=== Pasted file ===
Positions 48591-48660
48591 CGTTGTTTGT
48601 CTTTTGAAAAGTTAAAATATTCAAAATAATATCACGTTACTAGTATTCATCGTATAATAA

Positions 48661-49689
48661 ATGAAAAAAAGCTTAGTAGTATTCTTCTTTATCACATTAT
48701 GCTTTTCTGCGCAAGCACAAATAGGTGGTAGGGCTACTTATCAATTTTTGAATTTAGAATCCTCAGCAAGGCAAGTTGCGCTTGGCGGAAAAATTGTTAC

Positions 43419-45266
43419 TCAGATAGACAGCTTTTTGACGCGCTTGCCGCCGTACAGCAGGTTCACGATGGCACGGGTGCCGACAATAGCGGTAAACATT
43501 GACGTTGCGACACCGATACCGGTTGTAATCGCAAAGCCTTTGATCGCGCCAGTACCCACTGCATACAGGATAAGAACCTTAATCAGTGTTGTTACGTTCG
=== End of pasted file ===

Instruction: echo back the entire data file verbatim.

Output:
Positions 48591-48660
48591 CGTTGTTTGT
48601 CTTTTGAAAAGTTAAAATATTCAAAATAATATCACGTTACTAGTATTCATCGTATAATAA

Positions 48661-49689
48661 ATGAAAAAAAGCTTAGTAGTATTCTTCTTTATCACATTAT
48701 GCTTTTCTGCGCAAGCACAAATAGGTGGTAGGGCTACTTATCAATTTTTGAATTTAGAATCCTCAGCAAGGCAAGTTGCGCTTGGCGGAAAAATTGTTAC

Positions 43419-45266
43419 TCAGATAGACAGCTTTTTGACGCGCTTGCCGCCGTACAGCAGGTTCACGATGGCACGGGTGCCGACAATAGCGGTAAACATT
43501 GACGTTGCGACACCGATACCGGTTGTAATCGCAAAGCCTTTGATCGCGCCAGTACCCACTGCATACAGGATAAGAACCTTAATCAGTGTTGTTACGTTCG